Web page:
Delegated design is the process where the design professional of record, the architect or engineer (AOR or EOR), defers detailed design and engineering responsibilities for certain building elements or systems, usually to a constructor or subcontractor, and their “delegated design” professional, typically a professional engineer.
I’m writing this blog post in the middle of a snowstorm that Seattle news reporters have dubbed “Snowmageddon.” (It’s extreme, I know. I’m from Michigan.) We normally get one to two inches of snow per year in the lowlands. Snow in the rainy Pacific Northwest is a complete and total disruptor.
As a new blog contributor, I wanted to take this opportunity to give you a look at my past, the chances I took in business, and the partners who supported myself and the business along the way. It seems like only yesterday that, at the age of 43 and with three kids, I ventured into this new challenge, founding Clover Architectural Products. My company is coming up on five years in business and we have had some great successes and many challenges. It has not always been easy by any means, nor should it have been.
Growing up, my dad was the king of do-it-yourself fixes. He used to say that, provided with enough duct tape and a hanger, he could create a quick, temporary repair for almost anything that went amiss around the house. Those handy DIY fixes, however, are not for the glass plant.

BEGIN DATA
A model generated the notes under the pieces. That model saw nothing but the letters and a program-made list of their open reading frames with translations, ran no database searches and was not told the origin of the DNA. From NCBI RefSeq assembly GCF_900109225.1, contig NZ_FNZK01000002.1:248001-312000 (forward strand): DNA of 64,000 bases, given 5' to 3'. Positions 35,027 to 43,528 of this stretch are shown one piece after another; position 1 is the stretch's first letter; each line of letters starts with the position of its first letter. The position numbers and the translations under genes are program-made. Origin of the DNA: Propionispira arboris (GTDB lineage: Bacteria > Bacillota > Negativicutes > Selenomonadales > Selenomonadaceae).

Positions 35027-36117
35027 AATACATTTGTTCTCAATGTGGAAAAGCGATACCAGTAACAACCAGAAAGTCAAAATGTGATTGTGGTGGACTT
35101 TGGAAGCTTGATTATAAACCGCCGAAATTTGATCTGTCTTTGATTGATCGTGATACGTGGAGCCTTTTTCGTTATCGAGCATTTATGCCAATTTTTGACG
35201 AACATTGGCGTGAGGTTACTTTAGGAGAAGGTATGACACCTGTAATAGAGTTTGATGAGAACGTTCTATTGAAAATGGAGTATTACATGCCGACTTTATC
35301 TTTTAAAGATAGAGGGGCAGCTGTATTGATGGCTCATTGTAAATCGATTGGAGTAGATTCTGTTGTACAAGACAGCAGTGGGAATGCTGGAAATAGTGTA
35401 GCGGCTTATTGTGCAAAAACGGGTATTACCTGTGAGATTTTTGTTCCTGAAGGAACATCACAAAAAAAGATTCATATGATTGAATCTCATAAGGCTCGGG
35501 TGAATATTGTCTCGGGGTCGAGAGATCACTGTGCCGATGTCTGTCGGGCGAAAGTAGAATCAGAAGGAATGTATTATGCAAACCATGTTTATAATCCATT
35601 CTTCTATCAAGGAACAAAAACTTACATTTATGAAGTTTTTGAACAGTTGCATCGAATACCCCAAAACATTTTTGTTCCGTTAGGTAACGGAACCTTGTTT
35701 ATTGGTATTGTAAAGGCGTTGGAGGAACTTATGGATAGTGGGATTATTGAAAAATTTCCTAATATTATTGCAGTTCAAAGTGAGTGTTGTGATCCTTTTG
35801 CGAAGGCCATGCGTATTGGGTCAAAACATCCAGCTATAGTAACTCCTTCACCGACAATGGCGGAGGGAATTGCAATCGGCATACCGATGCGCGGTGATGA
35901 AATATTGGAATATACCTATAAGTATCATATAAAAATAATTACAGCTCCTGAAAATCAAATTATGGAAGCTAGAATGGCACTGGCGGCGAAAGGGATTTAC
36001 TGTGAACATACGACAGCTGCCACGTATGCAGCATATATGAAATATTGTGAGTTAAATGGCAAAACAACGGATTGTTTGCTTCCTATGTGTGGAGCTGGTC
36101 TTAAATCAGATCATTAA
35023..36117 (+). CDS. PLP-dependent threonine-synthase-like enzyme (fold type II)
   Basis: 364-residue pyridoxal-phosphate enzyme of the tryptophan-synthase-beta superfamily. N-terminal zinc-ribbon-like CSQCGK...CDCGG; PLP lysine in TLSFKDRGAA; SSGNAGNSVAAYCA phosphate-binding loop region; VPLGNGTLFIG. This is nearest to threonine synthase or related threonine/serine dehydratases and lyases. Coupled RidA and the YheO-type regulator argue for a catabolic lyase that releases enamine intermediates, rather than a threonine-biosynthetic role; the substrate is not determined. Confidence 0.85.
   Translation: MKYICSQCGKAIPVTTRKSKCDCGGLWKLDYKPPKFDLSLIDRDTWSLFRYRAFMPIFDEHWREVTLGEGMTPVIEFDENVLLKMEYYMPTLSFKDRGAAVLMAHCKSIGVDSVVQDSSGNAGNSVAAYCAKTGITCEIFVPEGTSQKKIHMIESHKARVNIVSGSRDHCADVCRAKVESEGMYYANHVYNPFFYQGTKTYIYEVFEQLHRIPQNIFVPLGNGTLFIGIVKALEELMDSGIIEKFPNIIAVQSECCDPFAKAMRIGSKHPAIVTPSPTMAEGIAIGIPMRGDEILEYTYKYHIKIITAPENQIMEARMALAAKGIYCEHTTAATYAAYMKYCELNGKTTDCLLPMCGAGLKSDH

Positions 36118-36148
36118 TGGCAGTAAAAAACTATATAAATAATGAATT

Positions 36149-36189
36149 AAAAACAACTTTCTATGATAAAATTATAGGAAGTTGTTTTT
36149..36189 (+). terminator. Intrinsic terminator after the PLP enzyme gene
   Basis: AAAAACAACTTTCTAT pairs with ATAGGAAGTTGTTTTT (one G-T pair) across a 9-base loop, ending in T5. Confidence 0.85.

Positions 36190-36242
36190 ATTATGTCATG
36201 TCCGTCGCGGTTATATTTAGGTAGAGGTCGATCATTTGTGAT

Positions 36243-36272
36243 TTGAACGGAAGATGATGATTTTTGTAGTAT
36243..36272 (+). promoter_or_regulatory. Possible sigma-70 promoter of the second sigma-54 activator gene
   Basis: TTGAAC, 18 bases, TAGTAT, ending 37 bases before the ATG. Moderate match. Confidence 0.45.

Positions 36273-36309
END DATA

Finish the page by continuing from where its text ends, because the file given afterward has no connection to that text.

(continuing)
What’s driving future glass trends? Transparency, performance and technology, according to Lisa Rammig, senior associate for Eckersley O’Callaghan. Rammig spoke Jan. 23 during the 2019 National Glass Association Annual Conference in Naples, Florida.
Many economists are pointing to a potential slowdown in the U.S. economy after nearly a decade of sustained growth. “We see some headwinds coming,” said economist Connor Lokar during his forecast presentation at the Glazing Executives Forum at GlassBuild America in September. So, how can glass companies prepare for a potential downturn?
Limited labor has been a core issue for the glass industry for years. Recruitment, training and retention are at the heart of a company’s concerns, as evidenced by Glass Magazine’s Workforce Development series, which has shone a light on these issues.
Engineering is a blend of math, science, physics, artistry, with applied creativity and some “magic”; a blend of the intuitive with quantitative analysis. It is a miraculous endeavor really, and of great worth when expressed properly. Because of properly expressed engineering, millions of square feet of glazed and paneled façade hang above our heads and safely house occupants throughout the world.